This week we look at bullish stocks that have enjoyed good runs, but still have legs to run further. We’re focusing on a blend of the financial industry, natural resources and big tech. Near-term outlook: some volatility as tech stocks continue to unwind in the current rotation, but expect tech to rebound by year’s end, if not sooner. In other words, tech is a buying opportunity.
This company provides financial data, such as credit and bond ratings and commodity benchmarks, to investors and Wall Street companies. Their subscription services boast high renewal rates and about 70% of their revenues are recurring. Margins are high. ETFs are based on S&P’s Global indices and pay the company a cut. S&P’s moat is wide. As any investor knows, business is good these days for the bullish stock. Trading volumes are high as Americans invest those stimulus dollars in the market while investors want a piece of the reopening in progress.
S&P’s business was already steady last November when it bought peer IHS Markit in a US$39 billion deal. In the previous five years, S&P shares tripled. In the month-and-a-half after that massive deal, S&P shares swooned, but have since recovered nicely. S&P stock has risen 12% since the deal was announced. The company has easily beaten all of its last four quarters. EPS for SPGI stock stands at $10.16, triple the industry norm, while it trades at a PE of 38.4x, which is a third of its peers. Margins are wider, too, with the profit margin ticking in at nearly 35% vs. the industry’s 11.7%. The dividend yield, though, is a paltry 0.78%, though is safe based on a 27.28% payout ratio. (Moody’s has comparable numbers, though weaker returns.)
In the past month, two analysts initiated positions on this financial info play, both buys of the bullish stock. That brings the street total to nine buys for SPGI stock at an average price target of $423.43 or 10.68% upside. You can pick up S&P for share appreciation (not the dividend) and forget about it. A bullish stock good for the long term.
It’s no secret that lumber stocks have soared during the current housing boom, both in the U.S. and Canada. Since the March 23, 2020 market bottom, Interfor has rocketed over 500%, and 58% year-to-date. Is there more gas in the engine for this Burnaby, B.C. company?
Probably. The American housing boom shows no signs of slowing, even as States continue to reopen. Last Friday, IFP stock reported its Q1 and narrowly beat EPS by three cents. IFP handily beat its previous three quarters. Compared to the previous quarter of Q4-2020, Interfor jumped from $149.1 million to $264.5 million. Adjusted EBITDA came in at a record $392.1 million on sales of $849.3 million in Q1-2021 compared to $248.6 million on sales of $662.3 million in Q4-2020.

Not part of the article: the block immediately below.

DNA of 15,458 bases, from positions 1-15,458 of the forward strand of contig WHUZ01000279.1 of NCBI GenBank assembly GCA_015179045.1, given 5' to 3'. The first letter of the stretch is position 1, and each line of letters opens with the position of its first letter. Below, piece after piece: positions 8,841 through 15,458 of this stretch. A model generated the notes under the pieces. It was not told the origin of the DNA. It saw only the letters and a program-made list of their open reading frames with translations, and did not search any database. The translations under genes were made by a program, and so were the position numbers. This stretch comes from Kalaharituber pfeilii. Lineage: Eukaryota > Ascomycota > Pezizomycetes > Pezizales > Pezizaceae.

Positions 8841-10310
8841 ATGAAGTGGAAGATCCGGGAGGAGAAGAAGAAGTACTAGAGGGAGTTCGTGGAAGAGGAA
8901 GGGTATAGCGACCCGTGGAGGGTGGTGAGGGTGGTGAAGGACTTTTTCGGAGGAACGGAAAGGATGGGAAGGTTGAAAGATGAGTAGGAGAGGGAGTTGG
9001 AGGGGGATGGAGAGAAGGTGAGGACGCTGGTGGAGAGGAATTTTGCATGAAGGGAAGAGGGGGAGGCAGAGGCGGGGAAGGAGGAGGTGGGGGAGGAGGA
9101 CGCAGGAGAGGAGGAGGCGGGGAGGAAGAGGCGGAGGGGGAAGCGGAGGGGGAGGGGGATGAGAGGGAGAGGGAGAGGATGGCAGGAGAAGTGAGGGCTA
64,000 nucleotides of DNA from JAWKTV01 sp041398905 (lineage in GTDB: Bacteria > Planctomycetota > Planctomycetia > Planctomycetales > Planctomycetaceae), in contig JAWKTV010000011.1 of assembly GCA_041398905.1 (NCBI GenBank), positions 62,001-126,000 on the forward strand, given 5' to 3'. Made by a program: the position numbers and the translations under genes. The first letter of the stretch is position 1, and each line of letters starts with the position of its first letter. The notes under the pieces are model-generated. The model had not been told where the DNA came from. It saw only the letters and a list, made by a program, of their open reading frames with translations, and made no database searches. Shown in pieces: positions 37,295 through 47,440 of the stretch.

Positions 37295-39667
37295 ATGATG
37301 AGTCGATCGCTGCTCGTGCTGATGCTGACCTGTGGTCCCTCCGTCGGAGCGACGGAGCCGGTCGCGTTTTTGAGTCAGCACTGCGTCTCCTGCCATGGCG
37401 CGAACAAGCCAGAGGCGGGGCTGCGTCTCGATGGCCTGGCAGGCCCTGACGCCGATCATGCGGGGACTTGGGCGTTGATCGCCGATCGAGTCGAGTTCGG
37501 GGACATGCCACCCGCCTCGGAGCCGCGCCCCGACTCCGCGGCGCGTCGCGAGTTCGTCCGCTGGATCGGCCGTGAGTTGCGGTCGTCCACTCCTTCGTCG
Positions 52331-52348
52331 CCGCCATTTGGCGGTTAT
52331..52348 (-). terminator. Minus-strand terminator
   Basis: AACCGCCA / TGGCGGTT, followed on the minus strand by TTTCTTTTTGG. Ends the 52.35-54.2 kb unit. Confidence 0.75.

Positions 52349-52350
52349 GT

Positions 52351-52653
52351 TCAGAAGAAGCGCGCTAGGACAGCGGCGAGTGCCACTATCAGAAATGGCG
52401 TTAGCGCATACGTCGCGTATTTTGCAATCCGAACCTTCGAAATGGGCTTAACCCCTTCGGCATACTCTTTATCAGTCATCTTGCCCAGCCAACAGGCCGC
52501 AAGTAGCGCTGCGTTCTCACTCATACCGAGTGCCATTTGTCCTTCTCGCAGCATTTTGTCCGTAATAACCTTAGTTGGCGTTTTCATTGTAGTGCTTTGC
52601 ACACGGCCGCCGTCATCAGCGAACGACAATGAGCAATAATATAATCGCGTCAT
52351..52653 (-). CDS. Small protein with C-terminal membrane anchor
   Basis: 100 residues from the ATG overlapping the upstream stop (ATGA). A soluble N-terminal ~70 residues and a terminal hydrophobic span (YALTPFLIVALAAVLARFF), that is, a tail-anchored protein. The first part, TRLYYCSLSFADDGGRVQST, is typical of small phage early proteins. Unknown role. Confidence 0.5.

Cash flow remains strong and lumber prices remain high. The company installed a new kiln in its Adams Lake sawmill over the winter, and by year’s end their Eatonton, Georgia sawmill will finish renovations and eventually add 110 million board feet of annual production. In March, Interfor picked up a sawmill in South Carolina that the company should absorb. IFP’s lumber production nearly shattered records in Q1-2021.
Compared to peers, IFP stock’s PE of 4.6x stands below the forestry average of 7.1x, while its profit margin of 21% towers over the industry’s -46.83%. The company leads in ROE at nearly 49% vs. its peers’ 31.5%. Interfor is gaining market share and growing revenues faster than its competitors, which reverses last year’s trend. Compared to Western Forest products, for example, IFP boasts far higher earnings, trades at nearly half its PE, and at more than double its profit margin. Lumber stocks aren’t big dividend payers and IPF doesn’t pay at all. So, income investors should stay away. Those who seek share appreciation, however, should give this bullish stock a look.
Bay Street is signals a bullish stock with six solid buys on Interfor at a price target of $46.20 or 25% upside. Unlike S&P which is a long-term investment, the lumber business is a medium-term buy, given that the lumber business and housing markets remain strong for the next few quarters. It’s too soon to tell what will happen in 2022.
Forget the noise. Forget the threats from Washington. Look at the numbers. It reported a well-reported blowout quarter on April 28 and FB stocks popped to an all-time high of $331.81. The bullish stock’s trend should continue as the reopening fuels online advertising which Facebook rules.
This despite a time when megacap tech has fallen out of fashion as investors rotate into reopening stocks. This rotation will continue this quarter, which opens FB stock to buying opportunities. Pick your spots and buy judiciously over a few tranches.
That said, keep an eye out for Biden tax hikes on the horizon. This won’t deter users from using Facebook or Instragram, but will eat into the company’s bottom line. How deeply is another question, but again the surge in advertising should offset at least part of that. (Disclosure: I own shares of Facebook.)